So, God is severe to gain what must be gained. He wanted peace, but found hostility from you. He wanted your gentle handling, but found resistance from you. The good parent must “cross” the will of the strong willed child.
Finally Paul, in Romans 11, takes the “forever” condemnation David pronounced on his own murderous, enemy countrymen and interprets it for us.
David:  “May their table become a snare and a trap, a stumbling block and a retribution for them. May their eyes be darkened so they cannot see, and their backs be bent forever.”
Paul (commenting on what David has said here, and whether it pertains to any Jew’s “final state,” says [more or less]) “Forever, then? Are you, dear Roman Christian epistle-reader, taking this “forever” imprecation and thinking like, “forever and ever?” God forbid!” For redemption is what Romans 11:9-11 and following is all about. Redemption is and will be in God’s very nature as long as anyone remains who needs redeemed.
“. . . return from the land of the enemy. So there is hope for your descendants, ”declares YHWH. “Your children will return to their own land. (For)
“I have surely heard Ephraim’s moaning:
‘You disciplined me like an unruly calf,
and I have been disciplined.
Restore me, and I will return,
because you are YHWH my God.
After I strayed,
after I came to understand,
I beat my breast.
I was ashamed and humiliated
because I bore the disgrace of my youth.’
“Is not Ephraim my dear son,
the child in whom I delight?
Though I often speak against him,
I still remember him.
Therefore my heart yearns for him;
I have great compassion for him,”
declares YHWH (Jeremiah 31:16-20).
A good parent, God prefers kindness, but, regrettably, must dispense severity when needed. With Man, that is not seldom.
God is not mocked. A man does not remain lost. Satan has no legacy other than being the butt of an everlasting joke—as he so richly deserves. Therefore, when our season has fully come—characterized by being “the time to accept money, clothing, groves, [etc.]”—we (constituting those inside when the doors are closed and locked) will worship, rejoice and laugh without ceasing. It will all be one thing together.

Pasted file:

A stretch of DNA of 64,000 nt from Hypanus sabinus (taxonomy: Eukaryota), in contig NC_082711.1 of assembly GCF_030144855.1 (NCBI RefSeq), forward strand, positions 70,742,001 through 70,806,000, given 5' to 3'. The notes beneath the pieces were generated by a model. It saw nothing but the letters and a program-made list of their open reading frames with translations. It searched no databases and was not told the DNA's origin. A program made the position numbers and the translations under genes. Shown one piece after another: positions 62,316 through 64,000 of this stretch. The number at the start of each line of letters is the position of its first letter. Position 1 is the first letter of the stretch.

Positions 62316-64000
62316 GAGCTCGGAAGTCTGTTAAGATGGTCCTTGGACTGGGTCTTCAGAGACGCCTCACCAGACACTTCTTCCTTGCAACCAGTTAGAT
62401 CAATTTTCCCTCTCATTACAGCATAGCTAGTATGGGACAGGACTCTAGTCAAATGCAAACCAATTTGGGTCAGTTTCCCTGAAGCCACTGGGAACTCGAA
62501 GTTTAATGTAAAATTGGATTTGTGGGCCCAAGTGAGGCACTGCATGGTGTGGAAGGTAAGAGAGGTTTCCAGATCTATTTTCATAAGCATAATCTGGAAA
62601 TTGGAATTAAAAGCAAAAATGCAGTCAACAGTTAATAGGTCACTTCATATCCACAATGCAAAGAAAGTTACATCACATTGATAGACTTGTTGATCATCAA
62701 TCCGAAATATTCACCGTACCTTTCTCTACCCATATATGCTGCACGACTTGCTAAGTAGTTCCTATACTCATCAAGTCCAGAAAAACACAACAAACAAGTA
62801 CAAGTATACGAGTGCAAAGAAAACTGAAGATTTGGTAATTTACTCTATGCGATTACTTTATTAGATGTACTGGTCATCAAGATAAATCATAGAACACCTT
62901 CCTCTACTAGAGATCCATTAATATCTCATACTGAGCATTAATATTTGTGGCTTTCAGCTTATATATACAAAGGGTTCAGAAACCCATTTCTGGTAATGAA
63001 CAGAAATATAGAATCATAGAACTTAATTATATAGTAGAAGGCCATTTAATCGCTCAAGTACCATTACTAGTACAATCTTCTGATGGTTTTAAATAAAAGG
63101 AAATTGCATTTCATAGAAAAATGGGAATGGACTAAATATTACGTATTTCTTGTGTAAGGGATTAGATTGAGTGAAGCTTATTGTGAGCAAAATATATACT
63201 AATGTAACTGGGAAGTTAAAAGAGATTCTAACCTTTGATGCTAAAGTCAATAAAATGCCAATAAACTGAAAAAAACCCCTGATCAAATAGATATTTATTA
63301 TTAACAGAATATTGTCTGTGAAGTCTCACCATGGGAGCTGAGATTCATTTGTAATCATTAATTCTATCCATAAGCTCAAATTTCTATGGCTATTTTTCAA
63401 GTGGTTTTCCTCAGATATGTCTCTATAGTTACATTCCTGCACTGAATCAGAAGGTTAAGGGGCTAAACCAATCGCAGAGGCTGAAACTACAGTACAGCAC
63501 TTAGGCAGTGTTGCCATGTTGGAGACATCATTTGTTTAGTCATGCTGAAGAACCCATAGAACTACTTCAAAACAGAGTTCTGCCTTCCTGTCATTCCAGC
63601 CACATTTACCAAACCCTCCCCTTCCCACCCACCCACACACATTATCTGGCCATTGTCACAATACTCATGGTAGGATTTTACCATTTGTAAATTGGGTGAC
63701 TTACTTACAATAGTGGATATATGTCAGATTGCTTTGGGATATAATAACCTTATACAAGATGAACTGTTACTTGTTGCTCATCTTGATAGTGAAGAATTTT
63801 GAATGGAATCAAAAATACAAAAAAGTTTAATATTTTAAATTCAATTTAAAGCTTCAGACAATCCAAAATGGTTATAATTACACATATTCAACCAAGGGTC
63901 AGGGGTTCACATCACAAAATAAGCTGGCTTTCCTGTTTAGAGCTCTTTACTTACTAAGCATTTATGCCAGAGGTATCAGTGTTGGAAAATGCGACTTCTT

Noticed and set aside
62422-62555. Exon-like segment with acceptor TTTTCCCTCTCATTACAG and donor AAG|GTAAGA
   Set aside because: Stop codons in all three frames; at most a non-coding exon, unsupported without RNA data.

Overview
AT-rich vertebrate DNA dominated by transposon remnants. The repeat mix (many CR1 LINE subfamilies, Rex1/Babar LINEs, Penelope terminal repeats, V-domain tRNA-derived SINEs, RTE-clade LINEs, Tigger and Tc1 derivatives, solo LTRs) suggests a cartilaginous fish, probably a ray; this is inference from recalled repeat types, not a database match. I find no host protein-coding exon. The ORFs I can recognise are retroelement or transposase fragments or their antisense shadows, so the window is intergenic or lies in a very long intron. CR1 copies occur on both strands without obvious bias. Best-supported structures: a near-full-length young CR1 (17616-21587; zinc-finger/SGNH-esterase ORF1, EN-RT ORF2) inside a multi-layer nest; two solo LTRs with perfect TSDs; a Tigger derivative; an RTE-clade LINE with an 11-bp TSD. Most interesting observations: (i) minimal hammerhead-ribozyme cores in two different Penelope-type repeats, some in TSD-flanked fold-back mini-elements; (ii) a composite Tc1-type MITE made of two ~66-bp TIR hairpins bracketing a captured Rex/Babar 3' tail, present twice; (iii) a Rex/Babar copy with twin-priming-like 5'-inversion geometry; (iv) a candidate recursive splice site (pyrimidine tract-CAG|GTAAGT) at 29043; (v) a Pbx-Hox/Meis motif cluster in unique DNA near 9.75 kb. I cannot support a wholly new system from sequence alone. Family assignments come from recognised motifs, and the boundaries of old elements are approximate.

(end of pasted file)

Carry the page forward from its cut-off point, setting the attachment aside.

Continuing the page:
Goodbye for now,
—Martin D. Carlson
 Mark 12:26-27. I feel a little embarrassed to admit that my wife had to remind me of this. My only attempt to justify myself is to say that I think that early on I intended to use this scripture, but simply forgot as I got underway.
 If, Dear Blog Reader, you don’t immediately see where this argument is going, hold on. It takes several paragraphs to develop.
 Romans 2:4
 Only by the restraint element of the fruit of the Spirit did I resist saying “He came to the party tardy,” me hardy.
 Teaching pretty nearly requires the whole chapter. Notice: What is severity level Enormous (v 14-17) times 7 (v 18-20), X 7 (v 21-22), X 7 (23-26), X 7 (v 27-39)? Answer: Punishment that has no (foreseeable) end! Hint: You do not want this!
 Possibly appertaining to (or at least in an interesting parallel with) the differing pressures required in the threshing of caraway, cumin, wheat, barley and spelt (Isaiah 28:24-26).
 Far away. See Isaiah 57:19, but for greater blessing see Ephesians 2:17—but don’t neglect the context (esp. v 14-18). (You might want to notice yet again that out of the abundance of Paul’s heart pores Old Testament snippets.)
 Finally. Meaning I wanted to say just one more thing.
 From Romans 11:9-12 (but originally from Psalm 69:22-23).
 Okay, shortly after Solomon’s death, Israel divides into two kingdoms. One will be referred to thereafter as Israel (to the North) and the other as Judah (the more often obedient, including in its kingly line). However, sometimes God calls the northern kingdom by the youngest of the heads of the tribes of Israel, Ephraim, a mere nephew in the eyes of the other princes.
 See whole of Jeremiah 31 for context.
 Whereas Matthew’s genealogy dates forward from Abraham to the Christ, the genealogy of Luke, of course, dates backward, going back, for instance, to Seth, the son of Adam, the son of God. God is the father of Man.
 2 Kings 5:26b. (For by asking rhetorically, “Is this the time ? . . ” Elisha makes it clear that such a time exists and will come.)
 No man is lost vs. those inside when the doors are closed. Okay, I have become a little complex, here. I acknowledge a salvation for the obedient/vigilant (Matthew 25:1-13), which is necessarily prior to the salvation of “the many” (Romans 5:15) whom Adam “took out” in his disobedience.